Static Code Analysis: An Overview

Static Code Analysis (or Source Code Analysis) makes up a fundamental part of a Code Review and is carried out by the security team during their typical test’s postproduction. It aims to flag up any possible vulnerabilities within source code.

It is actually seen as so effective/useful the UK Defense Standard requires that Static Code Analysis has to be used on all software in their Defense equipment.

As part of a DevSecOps environment, this is implemented during the software development phase itself, providing immediate feedback to the developer on issues they might be introducing into the code during code development itself. This ‘instant gratification’ is very useful compared to finding vulnerabilities much later in the development cycle (and the headaches/arguments that ensue).


  • Can be ran on lots of different types of software, scales really well
  • Can find some flaws automatically with very high confidence, making a developer’s life easier


  • Many types of security vulnerabilities are difficult to find automatically, authentication problems for example
  • Can’t find flaws like configuration issues, anything that is not represented in code

I think ultimately, whilst automation of security testing is what development and security teams are striving towards, given the current state of security tools they should be seen as an aid to security teams/DevSecOps engineers in determining whether code is secure or not, rather than replacement altogether – a substantial amount of human input is still very much needed (for the time being, anyway).

If you want to check out more, I recommended reading up on this article linked below:


Pair Programming


Technical interviews are essential for a company’s hiring process and are designed to gauge a candidate’s ability to tackle real-world problems. Hiring Managers devote significant time to assess a potential employee’s experience, knowledge and personality and to try and gain comprehensive insights into their technical skill set and their long-term potential.

However, interviewing, testing and onboarding technical employees can be tedious, especially when there’s limited knowledge about candidate assessments, which further exacerbates the hiring challenges.

So how does one sift through a massive pool of candidates whilst streamlining the technical interview process and improving hiring quality? This is where Pair Programming could come in.


Pair programming is a software development practice in which two Developers collaborate on a single workstation at the same time, either in person or remotely.

Each Developer has an alternating role to play. One acts as the driver who writes the code, and the other acts as the navigator who reviews the code and provides information and instructions. Both then switch at regular intervals from anywhere between 15 minutes to 1 hour.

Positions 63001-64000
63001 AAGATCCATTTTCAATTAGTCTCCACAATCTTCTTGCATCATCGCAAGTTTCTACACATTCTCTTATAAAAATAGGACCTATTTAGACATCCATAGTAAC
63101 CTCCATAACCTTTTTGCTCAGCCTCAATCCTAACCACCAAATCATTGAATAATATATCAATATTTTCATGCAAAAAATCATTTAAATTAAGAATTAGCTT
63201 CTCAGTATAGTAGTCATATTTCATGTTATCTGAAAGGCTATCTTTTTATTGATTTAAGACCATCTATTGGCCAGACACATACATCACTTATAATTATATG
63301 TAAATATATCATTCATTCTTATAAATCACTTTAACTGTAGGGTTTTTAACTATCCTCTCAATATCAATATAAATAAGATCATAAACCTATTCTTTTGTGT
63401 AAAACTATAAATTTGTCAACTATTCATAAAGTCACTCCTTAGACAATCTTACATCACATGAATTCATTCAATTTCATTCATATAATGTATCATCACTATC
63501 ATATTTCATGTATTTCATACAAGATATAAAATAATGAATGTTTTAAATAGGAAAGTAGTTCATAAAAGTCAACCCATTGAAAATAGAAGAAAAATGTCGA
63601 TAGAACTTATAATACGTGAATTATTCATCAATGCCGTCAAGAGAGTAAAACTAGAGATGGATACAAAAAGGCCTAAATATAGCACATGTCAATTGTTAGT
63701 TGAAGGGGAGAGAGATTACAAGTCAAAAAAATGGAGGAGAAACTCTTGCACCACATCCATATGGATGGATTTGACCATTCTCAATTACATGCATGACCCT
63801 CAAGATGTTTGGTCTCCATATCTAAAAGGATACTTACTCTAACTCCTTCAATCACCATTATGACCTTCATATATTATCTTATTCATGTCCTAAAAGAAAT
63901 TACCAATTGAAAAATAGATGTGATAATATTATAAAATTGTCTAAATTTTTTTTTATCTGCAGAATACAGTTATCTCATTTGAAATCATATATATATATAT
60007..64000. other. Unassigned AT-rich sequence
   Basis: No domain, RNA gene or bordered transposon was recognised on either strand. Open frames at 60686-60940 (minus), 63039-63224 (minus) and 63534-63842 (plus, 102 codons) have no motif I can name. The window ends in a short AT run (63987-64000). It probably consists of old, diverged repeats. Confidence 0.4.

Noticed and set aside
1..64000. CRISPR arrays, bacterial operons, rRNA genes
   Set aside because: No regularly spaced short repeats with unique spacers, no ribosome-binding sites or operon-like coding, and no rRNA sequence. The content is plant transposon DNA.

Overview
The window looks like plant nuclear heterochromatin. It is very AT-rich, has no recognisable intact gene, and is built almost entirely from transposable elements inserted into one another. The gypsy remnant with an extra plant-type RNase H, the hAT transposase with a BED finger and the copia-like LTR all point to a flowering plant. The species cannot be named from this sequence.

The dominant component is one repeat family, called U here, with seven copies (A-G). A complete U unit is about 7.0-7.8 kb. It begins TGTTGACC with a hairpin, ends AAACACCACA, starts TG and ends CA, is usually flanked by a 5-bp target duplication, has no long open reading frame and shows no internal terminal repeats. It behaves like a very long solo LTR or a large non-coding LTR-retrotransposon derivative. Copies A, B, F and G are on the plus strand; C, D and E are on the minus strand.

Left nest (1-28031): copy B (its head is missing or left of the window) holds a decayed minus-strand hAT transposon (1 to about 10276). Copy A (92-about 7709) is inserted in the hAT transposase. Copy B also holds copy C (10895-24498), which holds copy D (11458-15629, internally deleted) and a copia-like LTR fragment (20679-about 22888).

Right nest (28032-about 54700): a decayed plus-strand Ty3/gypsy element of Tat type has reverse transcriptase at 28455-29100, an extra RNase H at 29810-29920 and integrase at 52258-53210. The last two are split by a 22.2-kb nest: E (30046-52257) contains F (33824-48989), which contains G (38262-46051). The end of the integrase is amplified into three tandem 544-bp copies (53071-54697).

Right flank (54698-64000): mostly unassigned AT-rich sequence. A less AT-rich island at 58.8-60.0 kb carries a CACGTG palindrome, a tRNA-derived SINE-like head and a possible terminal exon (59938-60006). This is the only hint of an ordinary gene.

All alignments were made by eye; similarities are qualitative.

Whilst there are many approaches to Pair Programming, the goals are usually the same:

Two brains are better than one – When two people work together, the code quality will increase and fewer mistake will be made than if it was one person alone.

Sharing is Caring – When two people are responsible for building a specific feature, it’s easier to for them spread the knowledge of how that feature works to the rest of the team, meaning more people understand how it works and how to rebuild or refactor it in the future.

It’s for these reasons that Pair Programming could be the answer to a streamlined technical interview process.


During any interview, you want to be able to analyse an individual’s suitability for the role and culture. Not only does Pair Programming provide those answers, it also enables you to gain a technical understanding of their ability and the unique opportunity to see how they work in situ.

The key skills that you’re able to analyse are:

Collaboration – Working alongside someone else gives you the opportunity to see how they operate in a team environment, how they communicate and to see if their personality is suitable. It also gives you the opportunity to provide feedback and see how they deal with criticism.

Problem solving – Development is all about solving problems and it’s what a Developer will be doing in their job every day, so you need to know how they approach the problem, why they approach it that way and the rationale behind their choices.

Code quality – Ultimately, you want a Developer to produce code to the best quality, relevant to their skill set and level. Pair Programming gives you the perfect opportunity to see this, as well analyse the clarity, testability and readability of their code.

Learning – Pair Programming can also be a great platform for more junior Developers to learn from those with a lot more experience. Whilst the premise can seem daunting, those with the openness and eagerness to gain knowledge and ask questions show an important trait if you want to create an office environment that breeds creativity and innovation.